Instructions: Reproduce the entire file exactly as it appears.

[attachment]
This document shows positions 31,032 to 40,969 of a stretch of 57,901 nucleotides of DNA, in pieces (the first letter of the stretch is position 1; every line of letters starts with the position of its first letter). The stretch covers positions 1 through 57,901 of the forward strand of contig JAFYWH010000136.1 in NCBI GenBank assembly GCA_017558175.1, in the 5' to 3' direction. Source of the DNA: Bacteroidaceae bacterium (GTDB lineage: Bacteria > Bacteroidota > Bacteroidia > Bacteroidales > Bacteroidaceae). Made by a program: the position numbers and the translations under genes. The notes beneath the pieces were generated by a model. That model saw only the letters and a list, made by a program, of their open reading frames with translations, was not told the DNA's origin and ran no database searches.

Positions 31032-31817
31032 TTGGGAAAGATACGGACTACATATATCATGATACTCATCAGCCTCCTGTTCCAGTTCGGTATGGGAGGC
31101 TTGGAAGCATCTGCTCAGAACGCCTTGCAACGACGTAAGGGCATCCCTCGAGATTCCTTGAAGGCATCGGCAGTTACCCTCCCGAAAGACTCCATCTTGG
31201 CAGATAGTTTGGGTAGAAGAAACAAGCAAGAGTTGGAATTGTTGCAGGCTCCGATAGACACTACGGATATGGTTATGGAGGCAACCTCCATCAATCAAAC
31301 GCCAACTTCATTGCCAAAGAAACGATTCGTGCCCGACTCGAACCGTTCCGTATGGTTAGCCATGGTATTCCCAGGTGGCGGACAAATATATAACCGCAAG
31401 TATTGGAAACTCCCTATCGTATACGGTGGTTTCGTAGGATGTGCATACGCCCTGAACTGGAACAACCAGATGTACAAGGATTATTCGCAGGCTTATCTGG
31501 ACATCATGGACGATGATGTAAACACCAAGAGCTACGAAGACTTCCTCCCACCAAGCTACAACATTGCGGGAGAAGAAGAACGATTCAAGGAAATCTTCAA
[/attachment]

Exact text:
This document shows positions 31,032 to 40,969 of a stretch of 57,901 nucleotides of DNA, in pieces (the first letter of the stretch is position 1; every line of letters starts with the position of its first letter). The stretch covers positions 1 through 57,901 of the forward strand of contig JAFYWH010000136.1 in NCBI GenBank assembly GCA_017558175.1, in the 5' to 3' direction. Source of the DNA: Bacteroidaceae bacterium (GTDB lineage: Bacteria > Bacteroidota > Bacteroidia > Bacteroidales > Bacteroidaceae). Made by a program: the position numbers and the translations under genes. The notes beneath the pieces were generated by a model. That model saw only the letters and a list, made by a program, of their open reading frames with translations, was not told the DNA's origin and ran no database searches.

Positions 31032-31817
31032 TTGGGAAAGATACGGACTACATATATCATGATACTCATCAGCCTCCTGTTCCAGTTCGGTATGGGAGGC
31101 TTGGAAGCATCTGCTCAGAACGCCTTGCAACGACGTAAGGGCATCCCTCGAGATTCCTTGAAGGCATCGGCAGTTACCCTCCCGAAAGACTCCATCTTGG
31201 CAGATAGTTTGGGTAGAAGAAACAAGCAAGAGTTGGAATTGTTGCAGGCTCCGATAGACACTACGGATATGGTTATGGAGGCAACCTCCATCAATCAAAC
31301 GCCAACTTCATTGCCAAAGAAACGATTCGTGCCCGACTCGAACCGTTCCGTATGGTTAGCCATGGTATTCCCAGGTGGCGGACAAATATATAACCGCAAG
31401 TATTGGAAACTCCCTATCGTATACGGTGGTTTCGTAGGATGTGCATACGCCCTGAACTGGAACAACCAGATGTACAAGGATTATTCGCAGGCTTATCTGG
31501 ACATCATGGACGATGATGTAAACACCAAGAGCTACGAAGACTTCCTCCCACCAAGCTACAACATTGCGGGAGAAGAAGAACGATTCAAGGAAATCTTCAA